Johnson values the natural and imaginative, but he rarely finds these qualities in writers who were not effectively professionals. Indeed aesthetic and commercial value are not for him entirely distinct. The bookseller’s son records in fascinated detail Pope’s negotiations to make himself a small fortune out of his translation of the Iliad, and then, perhaps realising he’s at risk of giving himself away, excuses his fascination: ‘It cannot be unwelcome to literary curiosity, that I deduce thus minutely the history of the English Iliad. It is certainly the noblest version of poetry which the world has ever seen; and its publication must therefore be considered as one of the great events in the annals of learning.’ Pope, that is, got from his publishers what the translation was really worth.

Poets who praised the rich (and particularly those who praised William III) are usually treated with contempt, unless they were compelled to prostitute themselves by material need. So the wealthy Edmund Waller, who wrote panegyrics to Oliver Cromwell and then praised Charles II, is given faintish praise as a refiner of English verse. During his exile in France, Waller lived ‘with great splendour and hospitality; and from time to time amused himself with poetry, in which he sometimes speaks of the rebels, and their usurpation, in the natural language of an honest man’. Never has ‘sometimes’ been used more lethally: the glittering amateur ‘sometimes’ raises himself from enervated aristocratic trifling to sound like (and Johnson implies he does no more than this) an ‘honest man’. Waller the time-serving panegyrist has lost all but the ability to appear ‘sometimes’ honest, for ‘he that has flattery ready for all whom the vicissitudes of the world happen to exalt, must be scorned as a prostituted mind, that may retain the glitter of wit, but has lost the dignity of virtue.’ Dryden, by contrast, who sought to live by the pen, can be forgiven for praising those who could pay him to do so: ‘Dryden has never been charged with any personal agency unworthy of a good character: he abetted vice and vanity only with his pen … His works afford too many examples of dissolute licentiousness and abject adulation; but they were probably, like his merriment, artificial and constrained; the effects of study and meditation, his trade rather than his pleasure.’ To praise as a ‘trade’ is to succumb to necessity; to do it as a ‘pleasure’ is a mark of vice. Johnson records with some satisfaction that Dryden received 250 guineas for 10,000 verses in 1699.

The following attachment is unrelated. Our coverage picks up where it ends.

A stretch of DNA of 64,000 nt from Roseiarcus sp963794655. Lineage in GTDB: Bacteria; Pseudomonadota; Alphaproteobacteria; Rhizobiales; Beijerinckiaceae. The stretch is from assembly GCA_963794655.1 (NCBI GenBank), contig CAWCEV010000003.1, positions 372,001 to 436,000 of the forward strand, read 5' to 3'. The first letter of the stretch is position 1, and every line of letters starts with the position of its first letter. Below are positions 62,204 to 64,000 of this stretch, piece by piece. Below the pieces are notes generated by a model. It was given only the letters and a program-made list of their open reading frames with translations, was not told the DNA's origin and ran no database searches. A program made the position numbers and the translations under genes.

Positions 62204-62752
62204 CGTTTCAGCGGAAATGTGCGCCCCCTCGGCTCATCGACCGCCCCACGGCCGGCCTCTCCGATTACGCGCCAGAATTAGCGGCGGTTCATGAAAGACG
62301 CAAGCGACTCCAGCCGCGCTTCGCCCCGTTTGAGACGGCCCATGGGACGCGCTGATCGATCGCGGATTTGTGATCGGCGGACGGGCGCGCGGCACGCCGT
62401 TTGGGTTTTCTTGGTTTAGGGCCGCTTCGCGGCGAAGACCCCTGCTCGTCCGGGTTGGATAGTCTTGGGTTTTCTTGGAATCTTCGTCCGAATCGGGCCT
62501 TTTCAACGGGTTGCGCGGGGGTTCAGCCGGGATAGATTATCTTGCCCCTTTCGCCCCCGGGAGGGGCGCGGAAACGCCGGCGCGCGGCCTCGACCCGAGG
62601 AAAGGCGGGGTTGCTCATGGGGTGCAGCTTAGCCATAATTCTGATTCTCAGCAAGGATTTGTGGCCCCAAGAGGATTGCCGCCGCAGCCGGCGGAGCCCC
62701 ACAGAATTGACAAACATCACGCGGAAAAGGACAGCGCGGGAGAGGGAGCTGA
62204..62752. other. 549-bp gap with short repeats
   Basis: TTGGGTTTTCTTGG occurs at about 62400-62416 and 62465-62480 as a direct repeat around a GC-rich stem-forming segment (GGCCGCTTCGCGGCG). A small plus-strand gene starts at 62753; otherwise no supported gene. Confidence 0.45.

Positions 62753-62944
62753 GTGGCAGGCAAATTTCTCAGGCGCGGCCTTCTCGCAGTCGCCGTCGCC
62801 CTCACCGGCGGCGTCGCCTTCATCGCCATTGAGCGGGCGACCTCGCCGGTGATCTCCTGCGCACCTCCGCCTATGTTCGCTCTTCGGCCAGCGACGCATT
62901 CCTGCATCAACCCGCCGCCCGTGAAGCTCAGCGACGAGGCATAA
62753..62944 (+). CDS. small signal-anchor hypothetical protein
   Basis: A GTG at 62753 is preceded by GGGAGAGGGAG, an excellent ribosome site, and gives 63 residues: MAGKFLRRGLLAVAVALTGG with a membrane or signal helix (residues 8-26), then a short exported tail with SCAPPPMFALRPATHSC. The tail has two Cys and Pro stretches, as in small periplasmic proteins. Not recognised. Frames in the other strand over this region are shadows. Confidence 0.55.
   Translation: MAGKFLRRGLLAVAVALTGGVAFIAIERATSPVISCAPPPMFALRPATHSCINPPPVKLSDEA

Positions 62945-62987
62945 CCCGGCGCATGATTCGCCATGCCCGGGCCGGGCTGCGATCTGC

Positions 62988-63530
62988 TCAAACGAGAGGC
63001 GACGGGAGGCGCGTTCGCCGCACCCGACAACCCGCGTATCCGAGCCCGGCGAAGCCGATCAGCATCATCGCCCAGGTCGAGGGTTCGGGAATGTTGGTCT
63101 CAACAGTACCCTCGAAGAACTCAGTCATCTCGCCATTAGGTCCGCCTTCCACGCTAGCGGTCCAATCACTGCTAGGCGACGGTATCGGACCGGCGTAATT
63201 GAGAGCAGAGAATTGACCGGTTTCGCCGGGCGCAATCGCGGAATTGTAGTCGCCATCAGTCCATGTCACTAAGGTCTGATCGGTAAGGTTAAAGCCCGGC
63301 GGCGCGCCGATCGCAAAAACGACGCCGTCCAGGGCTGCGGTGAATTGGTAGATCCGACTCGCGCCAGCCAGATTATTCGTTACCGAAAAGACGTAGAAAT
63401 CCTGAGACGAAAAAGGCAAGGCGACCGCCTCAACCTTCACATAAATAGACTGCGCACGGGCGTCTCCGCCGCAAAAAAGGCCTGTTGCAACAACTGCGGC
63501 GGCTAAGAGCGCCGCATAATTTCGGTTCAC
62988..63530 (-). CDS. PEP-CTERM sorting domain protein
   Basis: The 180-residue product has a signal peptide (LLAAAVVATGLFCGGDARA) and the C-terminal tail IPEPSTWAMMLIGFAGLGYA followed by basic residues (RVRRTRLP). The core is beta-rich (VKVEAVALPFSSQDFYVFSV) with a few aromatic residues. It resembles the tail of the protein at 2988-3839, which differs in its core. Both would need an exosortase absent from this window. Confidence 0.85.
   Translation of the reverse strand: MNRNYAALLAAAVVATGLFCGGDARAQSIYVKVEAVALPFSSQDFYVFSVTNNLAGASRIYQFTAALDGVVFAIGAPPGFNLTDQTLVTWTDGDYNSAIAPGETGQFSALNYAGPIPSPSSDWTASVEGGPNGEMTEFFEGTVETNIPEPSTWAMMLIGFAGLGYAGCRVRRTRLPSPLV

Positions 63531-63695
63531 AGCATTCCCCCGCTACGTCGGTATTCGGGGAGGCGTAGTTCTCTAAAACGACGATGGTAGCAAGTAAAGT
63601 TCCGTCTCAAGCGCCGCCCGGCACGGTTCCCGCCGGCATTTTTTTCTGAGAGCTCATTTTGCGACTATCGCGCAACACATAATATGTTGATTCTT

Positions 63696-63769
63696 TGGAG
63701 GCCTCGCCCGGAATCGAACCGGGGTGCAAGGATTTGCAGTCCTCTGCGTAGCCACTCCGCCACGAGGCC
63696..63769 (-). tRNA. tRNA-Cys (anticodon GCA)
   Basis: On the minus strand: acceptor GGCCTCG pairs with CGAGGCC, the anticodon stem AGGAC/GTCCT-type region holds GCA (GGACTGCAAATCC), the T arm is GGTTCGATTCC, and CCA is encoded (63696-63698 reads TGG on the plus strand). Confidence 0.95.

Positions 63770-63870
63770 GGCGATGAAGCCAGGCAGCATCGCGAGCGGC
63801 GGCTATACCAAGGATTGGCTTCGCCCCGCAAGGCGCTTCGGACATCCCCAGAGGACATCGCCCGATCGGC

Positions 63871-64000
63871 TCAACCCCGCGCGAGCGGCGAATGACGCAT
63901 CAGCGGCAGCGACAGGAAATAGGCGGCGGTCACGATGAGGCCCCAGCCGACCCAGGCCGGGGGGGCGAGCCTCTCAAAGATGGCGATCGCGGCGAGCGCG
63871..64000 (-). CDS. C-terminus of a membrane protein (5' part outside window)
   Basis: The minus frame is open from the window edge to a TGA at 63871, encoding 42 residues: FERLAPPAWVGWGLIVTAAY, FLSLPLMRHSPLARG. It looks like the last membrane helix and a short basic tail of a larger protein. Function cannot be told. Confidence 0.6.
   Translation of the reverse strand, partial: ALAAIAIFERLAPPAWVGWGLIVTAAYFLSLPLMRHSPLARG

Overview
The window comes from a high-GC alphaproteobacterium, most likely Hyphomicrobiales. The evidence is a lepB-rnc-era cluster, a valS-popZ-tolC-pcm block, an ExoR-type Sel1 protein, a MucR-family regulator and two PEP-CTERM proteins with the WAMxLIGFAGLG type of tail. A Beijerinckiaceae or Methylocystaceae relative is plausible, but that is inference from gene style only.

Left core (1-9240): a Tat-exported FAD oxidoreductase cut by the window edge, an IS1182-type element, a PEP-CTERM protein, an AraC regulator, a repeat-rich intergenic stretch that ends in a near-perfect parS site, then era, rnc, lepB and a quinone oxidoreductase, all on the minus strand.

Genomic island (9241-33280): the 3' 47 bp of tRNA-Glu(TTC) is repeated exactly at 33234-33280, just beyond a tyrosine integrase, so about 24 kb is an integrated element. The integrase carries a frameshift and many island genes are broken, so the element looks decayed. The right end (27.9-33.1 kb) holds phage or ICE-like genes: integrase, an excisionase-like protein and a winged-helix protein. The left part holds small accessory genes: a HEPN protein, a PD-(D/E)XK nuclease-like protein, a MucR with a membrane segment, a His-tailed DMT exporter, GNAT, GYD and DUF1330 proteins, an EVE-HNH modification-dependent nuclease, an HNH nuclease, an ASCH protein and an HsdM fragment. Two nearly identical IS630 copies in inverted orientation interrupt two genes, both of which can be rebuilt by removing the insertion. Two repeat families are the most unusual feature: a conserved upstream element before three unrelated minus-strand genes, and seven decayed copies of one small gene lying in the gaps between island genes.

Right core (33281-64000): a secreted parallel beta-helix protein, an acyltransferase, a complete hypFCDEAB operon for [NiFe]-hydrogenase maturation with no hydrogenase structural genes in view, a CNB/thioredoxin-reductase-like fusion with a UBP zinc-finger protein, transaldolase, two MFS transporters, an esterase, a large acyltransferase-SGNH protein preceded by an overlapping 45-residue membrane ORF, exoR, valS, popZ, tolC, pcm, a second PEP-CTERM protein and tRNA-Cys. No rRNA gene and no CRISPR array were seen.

The ever-so-faint trace of vulgarity, even of uppity priggery, beneath the sonority of Johnson’s prose is always complemented and often dissipated by his radiant fairness. He does not simply balance a good life against corrupt verses, or set a clause of praise against a clause of condemnation. He is just supremely aware of human imperfection. For this reason his Lives are not a collection of Olympian judgments on mortal folly. They are more like the work of an Olympian incarnate: Johnson does not simply aspire to godlike purity of judgment, but knows fleshly pain too. He has experienced the distractions of domestic life and understands what it is to be embodied and in need. Johnson’s very robust form of humanity goes along with a distinctive view of moral psychology, which is a vital element in the Lives. Johnson believed that the intellect without sociable interchange or occasional enforced periods of reflection will rust into melancholy. Experience has a general tendency to become a chaotic and unregulated sequence of ideas, and ideas received in the past tend to fade unless regularly refreshed. Each person is subject to these general laws of the mind, and each person also has a disposition to decline into his particular set of vices. Each of us, however, has a sluggish but voluntary power to arouse ourselves from both our collective and our individual weakness.